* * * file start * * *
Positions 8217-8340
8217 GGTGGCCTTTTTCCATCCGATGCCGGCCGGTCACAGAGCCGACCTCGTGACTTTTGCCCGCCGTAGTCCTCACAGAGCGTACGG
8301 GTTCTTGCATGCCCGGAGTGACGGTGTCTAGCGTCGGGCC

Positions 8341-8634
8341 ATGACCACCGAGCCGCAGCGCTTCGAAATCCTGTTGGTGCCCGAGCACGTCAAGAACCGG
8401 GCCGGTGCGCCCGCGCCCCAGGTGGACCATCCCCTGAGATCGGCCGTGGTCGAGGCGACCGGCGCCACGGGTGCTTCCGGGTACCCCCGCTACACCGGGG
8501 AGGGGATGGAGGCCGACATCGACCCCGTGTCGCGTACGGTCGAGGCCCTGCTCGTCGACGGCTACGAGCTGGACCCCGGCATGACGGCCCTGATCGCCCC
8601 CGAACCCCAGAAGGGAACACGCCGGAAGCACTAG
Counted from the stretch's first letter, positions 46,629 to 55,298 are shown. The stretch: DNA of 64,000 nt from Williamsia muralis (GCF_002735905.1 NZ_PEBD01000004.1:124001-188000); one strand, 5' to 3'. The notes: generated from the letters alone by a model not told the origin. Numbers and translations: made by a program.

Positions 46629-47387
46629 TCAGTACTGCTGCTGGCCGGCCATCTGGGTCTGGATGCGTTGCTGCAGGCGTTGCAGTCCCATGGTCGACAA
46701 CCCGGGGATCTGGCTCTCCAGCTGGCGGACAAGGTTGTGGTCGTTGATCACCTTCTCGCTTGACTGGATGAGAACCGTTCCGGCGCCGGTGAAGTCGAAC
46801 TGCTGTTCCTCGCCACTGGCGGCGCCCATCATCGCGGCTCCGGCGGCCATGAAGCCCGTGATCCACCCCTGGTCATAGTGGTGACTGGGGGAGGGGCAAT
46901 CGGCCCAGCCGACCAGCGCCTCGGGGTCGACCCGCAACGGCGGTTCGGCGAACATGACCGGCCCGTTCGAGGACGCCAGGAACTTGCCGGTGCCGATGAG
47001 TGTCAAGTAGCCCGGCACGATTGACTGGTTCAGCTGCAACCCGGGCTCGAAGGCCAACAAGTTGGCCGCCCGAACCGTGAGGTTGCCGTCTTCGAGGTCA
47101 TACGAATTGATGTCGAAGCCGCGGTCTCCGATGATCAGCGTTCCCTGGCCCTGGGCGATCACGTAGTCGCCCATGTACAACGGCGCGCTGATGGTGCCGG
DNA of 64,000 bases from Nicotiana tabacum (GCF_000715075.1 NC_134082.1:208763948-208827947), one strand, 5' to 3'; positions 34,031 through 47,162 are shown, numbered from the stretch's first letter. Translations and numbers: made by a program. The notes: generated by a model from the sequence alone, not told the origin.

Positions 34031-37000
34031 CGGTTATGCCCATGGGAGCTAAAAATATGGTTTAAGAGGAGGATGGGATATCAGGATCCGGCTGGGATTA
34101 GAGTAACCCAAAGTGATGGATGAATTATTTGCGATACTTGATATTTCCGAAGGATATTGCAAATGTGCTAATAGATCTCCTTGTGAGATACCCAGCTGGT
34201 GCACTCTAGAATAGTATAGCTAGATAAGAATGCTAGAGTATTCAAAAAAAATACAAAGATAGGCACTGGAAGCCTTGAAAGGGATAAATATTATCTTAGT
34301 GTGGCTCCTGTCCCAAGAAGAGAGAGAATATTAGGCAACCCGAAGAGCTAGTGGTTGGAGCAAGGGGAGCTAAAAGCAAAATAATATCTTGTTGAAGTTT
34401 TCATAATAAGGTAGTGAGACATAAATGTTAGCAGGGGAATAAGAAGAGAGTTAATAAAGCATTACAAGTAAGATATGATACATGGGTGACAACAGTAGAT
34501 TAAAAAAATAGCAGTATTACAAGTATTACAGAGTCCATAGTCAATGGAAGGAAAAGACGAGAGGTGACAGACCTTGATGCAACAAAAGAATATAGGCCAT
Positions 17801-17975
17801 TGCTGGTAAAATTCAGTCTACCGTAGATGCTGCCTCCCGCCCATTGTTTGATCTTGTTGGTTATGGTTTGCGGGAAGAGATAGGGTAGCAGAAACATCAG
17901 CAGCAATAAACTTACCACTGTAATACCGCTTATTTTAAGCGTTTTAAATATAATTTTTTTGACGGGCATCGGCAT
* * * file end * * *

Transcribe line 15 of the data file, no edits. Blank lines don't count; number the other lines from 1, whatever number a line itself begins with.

47001 TGTCAAGTAGCCCGGCACGATTGACTGGTTCAGCTGCAACCCGGGCTCGAAGGCCAACAAGTTGGCCGCCCGAACCGTGAGGTTGCCGTCTTCGAGGTCA